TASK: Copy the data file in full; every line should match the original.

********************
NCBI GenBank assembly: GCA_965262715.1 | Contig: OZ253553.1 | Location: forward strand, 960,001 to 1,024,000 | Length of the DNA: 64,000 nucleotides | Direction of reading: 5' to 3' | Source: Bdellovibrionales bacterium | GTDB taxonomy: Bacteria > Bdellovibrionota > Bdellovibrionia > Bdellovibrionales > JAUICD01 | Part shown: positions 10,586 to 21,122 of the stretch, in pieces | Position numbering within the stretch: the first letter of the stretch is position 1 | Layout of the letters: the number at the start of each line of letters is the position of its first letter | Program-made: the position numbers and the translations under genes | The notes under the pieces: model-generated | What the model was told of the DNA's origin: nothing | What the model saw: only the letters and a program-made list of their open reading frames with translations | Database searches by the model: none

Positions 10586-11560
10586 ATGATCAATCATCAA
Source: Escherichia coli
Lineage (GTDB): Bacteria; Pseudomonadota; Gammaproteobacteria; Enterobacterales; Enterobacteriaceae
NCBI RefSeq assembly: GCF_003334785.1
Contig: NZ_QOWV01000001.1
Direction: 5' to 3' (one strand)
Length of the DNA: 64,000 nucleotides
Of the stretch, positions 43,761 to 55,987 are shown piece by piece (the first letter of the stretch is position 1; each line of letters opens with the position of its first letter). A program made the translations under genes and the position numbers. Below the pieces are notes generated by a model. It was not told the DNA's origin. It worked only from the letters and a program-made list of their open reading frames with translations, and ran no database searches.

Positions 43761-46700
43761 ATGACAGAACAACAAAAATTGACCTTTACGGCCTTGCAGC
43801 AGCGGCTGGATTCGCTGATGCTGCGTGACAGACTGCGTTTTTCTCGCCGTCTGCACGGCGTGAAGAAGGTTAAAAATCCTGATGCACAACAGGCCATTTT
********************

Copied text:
NCBI GenBank assembly: GCA_965262715.1 | Contig: OZ253553.1 | Location: forward strand, 960,001 to 1,024,000 | Length of the DNA: 64,000 nucleotides | Direction of reading: 5' to 3' | Source: Bdellovibrionales bacterium | GTDB taxonomy: Bacteria > Bdellovibrionota > Bdellovibrionia > Bdellovibrionales > JAUICD01 | Part shown: positions 10,586 to 21,122 of the stretch, in pieces | Position numbering within the stretch: the first letter of the stretch is position 1 | Layout of the letters: the number at the start of each line of letters is the position of its first letter | Program-made: the position numbers and the translations under genes | The notes under the pieces: model-generated | What the model was told of the DNA's origin: nothing | What the model saw: only the letters and a program-made list of their open reading frames with translations | Database searches by the model: none

Positions 10586-11560
10586 ATGATCAATCATCAA
Source: Escherichia coli
Lineage (GTDB): Bacteria; Pseudomonadota; Gammaproteobacteria; Enterobacterales; Enterobacteriaceae
NCBI RefSeq assembly: GCF_003334785.1
Contig: NZ_QOWV01000001.1
Direction: 5' to 3' (one strand)
Length of the DNA: 64,000 nucleotides
Of the stretch, positions 43,761 to 55,987 are shown piece by piece (the first letter of the stretch is position 1; each line of letters opens with the position of its first letter). A program made the translations under genes and the position numbers. Below the pieces are notes generated by a model. It was not told the DNA's origin. It worked only from the letters and a program-made list of their open reading frames with translations, and ran no database searches.

Positions 43761-46700
43761 ATGACAGAACAACAAAAATTGACCTTTACGGCCTTGCAGC
43801 AGCGGCTGGATTCGCTGATGCTGCGTGACAGACTGCGTTTTTCTCGCCGTCTGCACGGCGTGAAGAAGGTTAAAAATCCTGATGCACAACAGGCCATTTT